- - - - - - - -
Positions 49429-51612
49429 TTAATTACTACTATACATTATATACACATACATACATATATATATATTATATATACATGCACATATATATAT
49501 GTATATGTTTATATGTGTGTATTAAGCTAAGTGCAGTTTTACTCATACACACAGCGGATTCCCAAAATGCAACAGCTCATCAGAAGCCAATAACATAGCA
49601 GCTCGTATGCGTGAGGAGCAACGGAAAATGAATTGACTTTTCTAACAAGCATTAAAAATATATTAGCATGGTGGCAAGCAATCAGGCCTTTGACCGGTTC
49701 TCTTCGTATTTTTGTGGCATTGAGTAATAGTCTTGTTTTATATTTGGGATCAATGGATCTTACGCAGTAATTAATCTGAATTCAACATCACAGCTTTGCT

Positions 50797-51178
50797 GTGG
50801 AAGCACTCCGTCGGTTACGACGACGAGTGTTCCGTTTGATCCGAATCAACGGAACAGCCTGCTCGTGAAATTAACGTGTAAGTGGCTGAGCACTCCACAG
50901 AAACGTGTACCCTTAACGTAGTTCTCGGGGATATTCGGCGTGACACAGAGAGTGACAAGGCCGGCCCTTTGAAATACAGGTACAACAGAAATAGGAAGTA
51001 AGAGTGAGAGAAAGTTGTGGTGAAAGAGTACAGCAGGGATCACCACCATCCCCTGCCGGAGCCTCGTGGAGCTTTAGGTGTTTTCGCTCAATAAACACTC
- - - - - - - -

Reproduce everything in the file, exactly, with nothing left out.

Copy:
Positions 49429-51612
49429 TTAATTACTACTATACATTATATACACATACATACATATATATATATTATATATACATGCACATATATATAT
49501 GTATATGTTTATATGTGTGTATTAAGCTAAGTGCAGTTTTACTCATACACACAGCGGATTCCCAAAATGCAACAGCTCATCAGAAGCCAATAACATAGCA
49601 GCTCGTATGCGTGAGGAGCAACGGAAAATGAATTGACTTTTCTAACAAGCATTAAAAATATATTAGCATGGTGGCAAGCAATCAGGCCTTTGACCGGTTC
49701 TCTTCGTATTTTTGTGGCATTGAGTAATAGTCTTGTTTTATATTTGGGATCAATGGATCTTACGCAGTAATTAATCTGAATTCAACATCACAGCTTTGCT

Positions 50797-51178
50797 GTGG
50801 AAGCACTCCGTCGGTTACGACGACGAGTGTTCCGTTTGATCCGAATCAACGGAACAGCCTGCTCGTGAAATTAACGTGTAAGTGGCTGAGCACTCCACAG
50901 AAACGTGTACCCTTAACGTAGTTCTCGGGGATATTCGGCGTGACACAGAGAGTGACAAGGCCGGCCCTTTGAAATACAGGTACAACAGAAATAGGAAGTA
51001 AGAGTGAGAGAAAGTTGTGGTGAAAGAGTACAGCAGGGATCACCACCATCCCCTGCCGGAGCCTCGTGGAGCTTTAGGTGTTTTCGCTCAATAAACACTC